by Sonja Karkar
It happened twenty-eight years ago – 16 September 1982. A massacre so awful that people who know about it cannot forget it. The photos are gruesome reminders – charred, decapitated, indecently violated corpses, the smell of rotting flesh, still as foul to those who remember it as when they were recoiling from it all those years ago. For the victims and the handful of survivors, it was a 36-hour holocaust without mercy. It was deliberate, it was planned and it was overseen. But to this day, the killers have gone unpunished.
Sabra and Shatila – two Palestinian refugee camps in Lebanon – were the theatres for this staged slaughter. The former is no longer there and the other is a ghostly and ghastly reminder of man’s inhumanity to men, women and children – more specifically, Israel’s inhumanity, the inhumanity of the people who did Israel’s bidding and the world’s inhumanity for pretending it was of no consequence. There were international witnesses – doctors, nurses, journalists – who saw the macabre scenes and have tried to tell the world in vain ever since.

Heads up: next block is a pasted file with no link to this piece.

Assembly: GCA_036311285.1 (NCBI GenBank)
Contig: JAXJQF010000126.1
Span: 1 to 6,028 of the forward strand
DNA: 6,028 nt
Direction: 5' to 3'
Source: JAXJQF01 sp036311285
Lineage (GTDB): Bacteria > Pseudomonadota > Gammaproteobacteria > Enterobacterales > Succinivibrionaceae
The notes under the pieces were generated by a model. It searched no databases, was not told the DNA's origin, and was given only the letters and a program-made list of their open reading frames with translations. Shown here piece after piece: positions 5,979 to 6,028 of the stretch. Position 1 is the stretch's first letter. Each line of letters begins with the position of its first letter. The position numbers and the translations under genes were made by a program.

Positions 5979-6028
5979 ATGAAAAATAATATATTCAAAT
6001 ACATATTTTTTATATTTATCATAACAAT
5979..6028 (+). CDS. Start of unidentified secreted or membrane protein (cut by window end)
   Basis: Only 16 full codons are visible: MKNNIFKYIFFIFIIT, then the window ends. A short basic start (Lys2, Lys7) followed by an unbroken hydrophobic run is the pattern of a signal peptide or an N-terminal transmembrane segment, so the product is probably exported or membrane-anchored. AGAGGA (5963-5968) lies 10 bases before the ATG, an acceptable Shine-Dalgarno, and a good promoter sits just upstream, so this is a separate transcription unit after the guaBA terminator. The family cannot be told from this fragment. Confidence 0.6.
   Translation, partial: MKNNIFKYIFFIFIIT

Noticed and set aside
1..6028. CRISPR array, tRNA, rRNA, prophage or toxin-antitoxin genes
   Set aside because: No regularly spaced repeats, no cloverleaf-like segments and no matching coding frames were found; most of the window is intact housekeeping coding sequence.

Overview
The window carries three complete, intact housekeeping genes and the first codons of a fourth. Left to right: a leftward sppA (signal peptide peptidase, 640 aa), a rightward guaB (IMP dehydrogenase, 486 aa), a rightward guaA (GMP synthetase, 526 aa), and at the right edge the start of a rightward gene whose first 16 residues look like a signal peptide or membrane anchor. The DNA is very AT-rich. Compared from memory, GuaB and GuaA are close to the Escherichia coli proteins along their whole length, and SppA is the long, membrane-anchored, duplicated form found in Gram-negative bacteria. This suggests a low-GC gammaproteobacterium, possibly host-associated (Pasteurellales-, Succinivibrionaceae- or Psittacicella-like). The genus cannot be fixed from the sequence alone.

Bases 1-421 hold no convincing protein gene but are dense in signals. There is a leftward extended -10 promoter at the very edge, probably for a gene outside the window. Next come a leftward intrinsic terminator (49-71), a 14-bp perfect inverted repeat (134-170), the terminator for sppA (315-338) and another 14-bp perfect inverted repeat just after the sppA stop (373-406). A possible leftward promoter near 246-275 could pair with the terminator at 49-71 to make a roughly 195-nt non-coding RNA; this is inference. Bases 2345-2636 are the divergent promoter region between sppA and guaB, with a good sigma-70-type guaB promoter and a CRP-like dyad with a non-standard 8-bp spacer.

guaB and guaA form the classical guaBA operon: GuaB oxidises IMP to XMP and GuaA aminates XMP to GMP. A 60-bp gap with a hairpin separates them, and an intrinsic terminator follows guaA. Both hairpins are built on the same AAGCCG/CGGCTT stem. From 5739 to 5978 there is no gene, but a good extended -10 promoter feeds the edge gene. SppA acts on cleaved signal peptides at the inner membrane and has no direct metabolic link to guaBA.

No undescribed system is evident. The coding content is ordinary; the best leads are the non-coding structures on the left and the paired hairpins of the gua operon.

Each act was barbarous enough on its own to warrant fear and loathing. It was human savagery at its worst and Dr Ang Swee Chai was an eye witness as she worked with the Palestinian Red Crescent Society on the dying and the wounded amongst the dead. What she saw was so unimaginable that the atrocities committed need to be separated from each other to even begin comprehending the viciousness of the crimes. 
Continue reading “Remembering Sabra and Shatila: On massacres, atrocities and holocausts”